US Dollar steady assessing the start of the week with dust settling over NFP


  • The US Dollar holds on to Friday’s gains on Monday. 
  • US economic calendar is light on Monday, letting the dust settle further over Friday’s NFP report.      
  • The US Dollar Index moves further away from key technical support levels with 105.00 as a target for the end of this week. 

The US Dollar (USD) is kicking off this Monday with both the Asian and the European trading session in the green. The Greenback is able to hold on to the gains it locked in on Friday after a very strong US Nonfarm Payrolls print that surpassed all expectations by coming in at 303,000 instead of declining from 275,000 to 200,000. The question will be this week if traders will start to factor in US exceptionalism, which would mean that the US economy will thrive further without any rate cuts from the US Federal Reserve. 

There is only one big event to look out for this Monday, which is the participation of  Federal Reserve Bank of Minneapolis President Neel Kashkari in a Town Hall meeting at the University of Montana in Missoula. Although Kashkari is a non-voter this year, known for his hawkish stance, a change in his comments could mean an alteration in market expectations over the Fed’s monetary policy. 

Daily digest market movers: Monday snooze

  • The US Treasury Department is getting ready for action this Monday with no less than two auctions: Both a 3-month and a 6-month bill will be auctioned around 15:30 GMT.
  • Federal Reserve Bank of Minneapolis President Neel Kashkari will speak in a Town Hall meeting at the University of Montana in Missoula. Expect any market-related comments from him to come in around 23:00 GMT. 
  • A very calm start of the week with Asian equities overall up in Japan and China by more than 0.50%. Both the European and US equities are taking over the positive tone by trading in the green.
  • According to the CME Group’s FedWatch Tool, expectations for the Fed’s May 1 meeting are at 98.2% for keeping the fed funds rate unchanged, while chances of a rate cut are at 1.8%.
  • The benchmark 10-year US Treasury Note trades around 4.48% after it rallied over 20 basis points in just one week. 

US Dollar Index Technical Analysis: From here...

The US Dollar Index (DXY) broke a lot of pots on Friday after the US Jobs Report came in with a stellar performance. Questions will start to grow further now among traders if those awaited Fed rate cuts will be coming, and the answer will be: probably not. Certainly, June looks more and more likely not to be the moment, which means a repricing to later 2024 or even 2025.  Speculation of delayed rate cuts should coincide with a bit more US Dollar strength as all other major central banks are getting ready to cut.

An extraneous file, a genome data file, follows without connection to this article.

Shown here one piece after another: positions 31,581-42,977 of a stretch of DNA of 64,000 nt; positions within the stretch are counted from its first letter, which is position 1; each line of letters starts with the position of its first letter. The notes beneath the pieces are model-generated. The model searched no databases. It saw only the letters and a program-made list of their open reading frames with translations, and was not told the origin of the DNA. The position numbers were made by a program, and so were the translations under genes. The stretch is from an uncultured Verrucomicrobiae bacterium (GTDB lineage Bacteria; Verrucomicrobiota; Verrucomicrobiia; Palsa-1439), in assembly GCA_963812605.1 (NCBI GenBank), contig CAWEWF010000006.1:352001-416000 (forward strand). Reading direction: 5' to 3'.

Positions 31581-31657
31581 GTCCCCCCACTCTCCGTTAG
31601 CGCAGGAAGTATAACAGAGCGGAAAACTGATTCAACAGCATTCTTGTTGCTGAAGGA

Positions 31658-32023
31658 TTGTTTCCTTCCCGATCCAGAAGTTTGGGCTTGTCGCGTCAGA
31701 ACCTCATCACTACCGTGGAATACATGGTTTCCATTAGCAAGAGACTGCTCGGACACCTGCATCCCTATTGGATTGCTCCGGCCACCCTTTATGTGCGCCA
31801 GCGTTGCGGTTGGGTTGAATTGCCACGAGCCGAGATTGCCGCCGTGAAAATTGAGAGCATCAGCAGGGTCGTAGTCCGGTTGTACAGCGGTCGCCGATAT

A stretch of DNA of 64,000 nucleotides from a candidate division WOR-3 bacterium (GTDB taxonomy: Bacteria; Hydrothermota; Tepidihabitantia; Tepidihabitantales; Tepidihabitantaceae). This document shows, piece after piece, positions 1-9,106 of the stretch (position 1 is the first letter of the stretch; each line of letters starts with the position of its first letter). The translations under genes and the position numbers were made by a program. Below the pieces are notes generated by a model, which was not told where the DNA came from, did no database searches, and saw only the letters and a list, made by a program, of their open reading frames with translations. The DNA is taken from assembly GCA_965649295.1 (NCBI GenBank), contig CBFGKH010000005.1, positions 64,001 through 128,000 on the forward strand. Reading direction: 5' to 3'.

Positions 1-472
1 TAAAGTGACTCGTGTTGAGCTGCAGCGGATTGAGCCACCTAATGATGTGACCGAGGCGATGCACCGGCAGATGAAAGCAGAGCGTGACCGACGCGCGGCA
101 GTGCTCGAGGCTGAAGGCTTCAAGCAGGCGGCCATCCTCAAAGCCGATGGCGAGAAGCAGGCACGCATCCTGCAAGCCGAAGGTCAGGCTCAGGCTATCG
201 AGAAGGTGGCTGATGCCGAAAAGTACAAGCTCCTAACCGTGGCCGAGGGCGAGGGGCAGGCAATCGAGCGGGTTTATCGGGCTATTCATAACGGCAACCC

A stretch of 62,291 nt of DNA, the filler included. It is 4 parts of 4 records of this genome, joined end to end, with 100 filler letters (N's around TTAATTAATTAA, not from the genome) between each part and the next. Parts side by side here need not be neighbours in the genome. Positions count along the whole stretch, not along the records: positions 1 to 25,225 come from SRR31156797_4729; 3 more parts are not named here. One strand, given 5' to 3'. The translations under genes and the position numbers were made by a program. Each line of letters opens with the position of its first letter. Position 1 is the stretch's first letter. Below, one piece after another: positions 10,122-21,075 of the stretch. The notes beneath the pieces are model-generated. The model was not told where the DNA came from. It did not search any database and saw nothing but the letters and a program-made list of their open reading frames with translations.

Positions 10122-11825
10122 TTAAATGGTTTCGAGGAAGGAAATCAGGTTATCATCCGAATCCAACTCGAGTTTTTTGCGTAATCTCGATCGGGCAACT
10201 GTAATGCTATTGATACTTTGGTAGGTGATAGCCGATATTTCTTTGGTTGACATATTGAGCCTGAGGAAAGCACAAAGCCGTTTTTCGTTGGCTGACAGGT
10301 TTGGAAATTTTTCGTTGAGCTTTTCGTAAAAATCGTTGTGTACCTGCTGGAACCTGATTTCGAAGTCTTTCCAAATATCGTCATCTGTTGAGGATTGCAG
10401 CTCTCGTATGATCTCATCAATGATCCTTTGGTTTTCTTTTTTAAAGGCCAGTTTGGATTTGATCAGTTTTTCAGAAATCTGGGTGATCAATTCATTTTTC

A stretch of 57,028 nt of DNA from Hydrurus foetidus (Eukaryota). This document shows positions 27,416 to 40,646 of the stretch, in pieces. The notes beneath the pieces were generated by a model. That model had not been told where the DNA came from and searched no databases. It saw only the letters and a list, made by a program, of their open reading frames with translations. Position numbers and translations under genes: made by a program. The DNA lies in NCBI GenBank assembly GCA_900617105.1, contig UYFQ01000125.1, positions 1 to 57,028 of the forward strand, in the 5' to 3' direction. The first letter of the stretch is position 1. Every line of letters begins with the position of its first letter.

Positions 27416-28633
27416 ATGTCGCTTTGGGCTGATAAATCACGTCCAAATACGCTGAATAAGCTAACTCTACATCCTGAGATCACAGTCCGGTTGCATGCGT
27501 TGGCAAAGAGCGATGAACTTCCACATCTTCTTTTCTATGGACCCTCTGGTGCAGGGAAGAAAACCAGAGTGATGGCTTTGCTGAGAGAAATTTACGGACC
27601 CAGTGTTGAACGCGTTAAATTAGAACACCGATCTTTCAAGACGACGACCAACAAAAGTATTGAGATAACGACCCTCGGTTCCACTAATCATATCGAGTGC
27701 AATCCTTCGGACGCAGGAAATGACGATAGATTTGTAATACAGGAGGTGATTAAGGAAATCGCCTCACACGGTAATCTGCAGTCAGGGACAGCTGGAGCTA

That first pivotal level for the DXY comes in at 104.60, which got broken last week on Wednesday to the downside, though broken up again from below on Friday.  Further up, 105.12 is the key point after the DXY failed to break that level last week. Once above there, 105.88 is the last resistance point for now before the Relative Strength Index (RSI) will trade in overbought levels. 

Supports from the 200-day Simple Moving Average (SMA) at 103.81, the 100-day SMA at 103.43, and the 55-day SMA at 103.89 have shown their importance last week on Wednesday. Further down, the 103.00 big figure looks to remain unchallenged for longer with ample support thus standing in the way. 

Fed FAQs

Monetary policy in the US is shaped by the Federal Reserve (Fed). The Fed has two mandates: to achieve price stability and foster full employment. Its primary tool to achieve these goals is by adjusting interest rates. When prices are rising too quickly and inflation is above the Fed’s 2% target, it raises interest rates, increasing borrowing costs throughout the economy. This results in a stronger US Dollar (USD) as it makes the US a more attractive place for international investors to park their money. When inflation falls below 2% or the Unemployment Rate is too high, the Fed may lower interest rates to encourage borrowing, which weighs on the Greenback.

The Federal Reserve (Fed) holds eight policy meetings a year, where the Federal Open Market Committee (FOMC) assesses economic conditions and makes monetary policy decisions. The FOMC is attended by twelve Fed officials – the seven members of the Board of Governors, the president of the Federal Reserve Bank of New York, and four of the remaining eleven regional Reserve Bank presidents, who serve one-year terms on a rotating basis.

In extreme situations, the Federal Reserve may resort to a policy named Quantitative Easing (QE). QE is the process by which the Fed substantially increases the flow of credit in a stuck financial system. It is a non-standard policy measure used during crises or when inflation is extremely low. It was the Fed’s weapon of choice during the Great Financial Crisis in 2008. It involves the Fed printing more Dollars and using them to buy high grade bonds from financial institutions. QE usually weakens the US Dollar.

Quantitative tightening (QT) is the reverse process of QE, whereby the Federal Reserve stops buying bonds from financial institutions and does not reinvest the principal from the bonds it holds maturing, to purchase new bonds. It is usually positive for the value of the US Dollar.

 

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